The four-hour open house drew a small but steady stream of people with questions for Fish and Wildlife and Idaho Fish and Game officials, but far fewer than the reported 250 or so who attended the plan's one and only, public hearing, which took place January 11 in Cody, Wyoming. Chris Servheen, the service's grizzly bear recovery coordinator, told the LA Times the reason for the lone hearing was that his agency had a $1,500 budget for public comment and could only afford one meeting. At the Idaho Falls event, Servheen told BW he felt an open-house format was as conducive to public comment as a hearing, since anyone who wanted to submit written comment could do so in a cardboard box in the corner of the conference room where the open house was held.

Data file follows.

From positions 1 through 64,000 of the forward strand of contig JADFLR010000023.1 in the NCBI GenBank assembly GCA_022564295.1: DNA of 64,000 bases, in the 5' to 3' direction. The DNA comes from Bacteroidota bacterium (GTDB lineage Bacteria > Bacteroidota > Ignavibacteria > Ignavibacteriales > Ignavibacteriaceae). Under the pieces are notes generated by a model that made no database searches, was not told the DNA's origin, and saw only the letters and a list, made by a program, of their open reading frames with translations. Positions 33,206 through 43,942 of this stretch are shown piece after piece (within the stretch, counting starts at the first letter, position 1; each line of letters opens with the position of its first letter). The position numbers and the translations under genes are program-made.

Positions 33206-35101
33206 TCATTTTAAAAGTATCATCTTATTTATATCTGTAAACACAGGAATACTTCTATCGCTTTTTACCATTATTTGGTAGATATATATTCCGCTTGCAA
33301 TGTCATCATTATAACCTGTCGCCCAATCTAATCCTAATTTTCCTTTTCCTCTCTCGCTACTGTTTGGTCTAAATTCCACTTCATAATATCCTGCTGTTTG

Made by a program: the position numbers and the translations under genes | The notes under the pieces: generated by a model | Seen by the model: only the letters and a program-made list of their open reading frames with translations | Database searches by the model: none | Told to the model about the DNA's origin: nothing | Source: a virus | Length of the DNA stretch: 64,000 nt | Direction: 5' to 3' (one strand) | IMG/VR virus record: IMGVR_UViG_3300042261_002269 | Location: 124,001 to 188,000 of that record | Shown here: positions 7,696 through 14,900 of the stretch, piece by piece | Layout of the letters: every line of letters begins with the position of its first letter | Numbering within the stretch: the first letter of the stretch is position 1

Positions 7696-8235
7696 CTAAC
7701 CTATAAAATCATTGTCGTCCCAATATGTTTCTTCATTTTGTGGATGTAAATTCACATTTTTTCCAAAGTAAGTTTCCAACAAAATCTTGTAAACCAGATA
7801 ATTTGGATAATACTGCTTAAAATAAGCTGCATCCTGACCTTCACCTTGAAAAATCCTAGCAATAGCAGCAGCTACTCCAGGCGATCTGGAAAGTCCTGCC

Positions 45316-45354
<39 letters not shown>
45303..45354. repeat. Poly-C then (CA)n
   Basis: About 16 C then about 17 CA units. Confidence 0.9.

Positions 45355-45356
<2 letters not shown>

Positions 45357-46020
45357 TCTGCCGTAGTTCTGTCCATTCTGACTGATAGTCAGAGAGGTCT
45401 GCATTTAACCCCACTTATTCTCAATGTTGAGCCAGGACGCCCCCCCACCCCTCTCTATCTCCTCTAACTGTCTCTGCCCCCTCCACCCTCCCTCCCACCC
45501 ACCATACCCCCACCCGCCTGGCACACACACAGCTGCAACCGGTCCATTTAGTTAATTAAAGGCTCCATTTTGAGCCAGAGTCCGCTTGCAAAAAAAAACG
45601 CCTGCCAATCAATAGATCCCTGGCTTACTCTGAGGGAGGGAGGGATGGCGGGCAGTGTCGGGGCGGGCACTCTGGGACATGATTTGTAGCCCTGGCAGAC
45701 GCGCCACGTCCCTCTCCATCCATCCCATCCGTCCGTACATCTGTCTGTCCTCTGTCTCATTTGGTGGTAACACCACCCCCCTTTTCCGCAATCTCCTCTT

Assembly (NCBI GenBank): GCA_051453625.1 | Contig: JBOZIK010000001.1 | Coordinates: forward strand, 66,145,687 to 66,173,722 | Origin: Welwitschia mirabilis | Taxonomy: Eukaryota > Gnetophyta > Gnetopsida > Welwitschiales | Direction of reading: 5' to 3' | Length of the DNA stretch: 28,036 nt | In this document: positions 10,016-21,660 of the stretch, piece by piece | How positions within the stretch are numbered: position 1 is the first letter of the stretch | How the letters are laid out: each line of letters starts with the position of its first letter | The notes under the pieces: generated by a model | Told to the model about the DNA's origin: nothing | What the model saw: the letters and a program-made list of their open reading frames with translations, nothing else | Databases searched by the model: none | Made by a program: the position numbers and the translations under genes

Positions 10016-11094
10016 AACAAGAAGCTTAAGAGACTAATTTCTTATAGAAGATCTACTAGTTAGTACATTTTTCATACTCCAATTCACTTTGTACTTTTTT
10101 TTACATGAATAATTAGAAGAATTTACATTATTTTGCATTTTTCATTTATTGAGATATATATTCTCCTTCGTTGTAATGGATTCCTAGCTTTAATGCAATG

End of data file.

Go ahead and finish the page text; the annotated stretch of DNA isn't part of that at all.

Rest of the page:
However, according to Louisa Wilcox, director of the Natural Resource Defense Council's Wild Bear Project, who attended the Idaho Falls open house, the opportunity to hear and provide oral testimony is more than just a stage for voicing dissent.
"People come to these partly for the theater, but they also come to gauge the temperature of the discussion," she said. At the Cody hearing, according to the Times, 12 speakers complained about the dearth of hearings. Without such a meeting in Idaho, Wilcox said, "We just don't know how [Idahoans] feel. We'd like to know."
That's not all conservation groups would like to know. While delisting has supporters among environmentalists--most prominently, the National Wildlife Foundation--Wilcox's group and others say the current proposal and the entire public process are flawed by the government's unwillingness to make public the data from which the bear's current population numbers--the lynchpin of the push for delisting--is projected.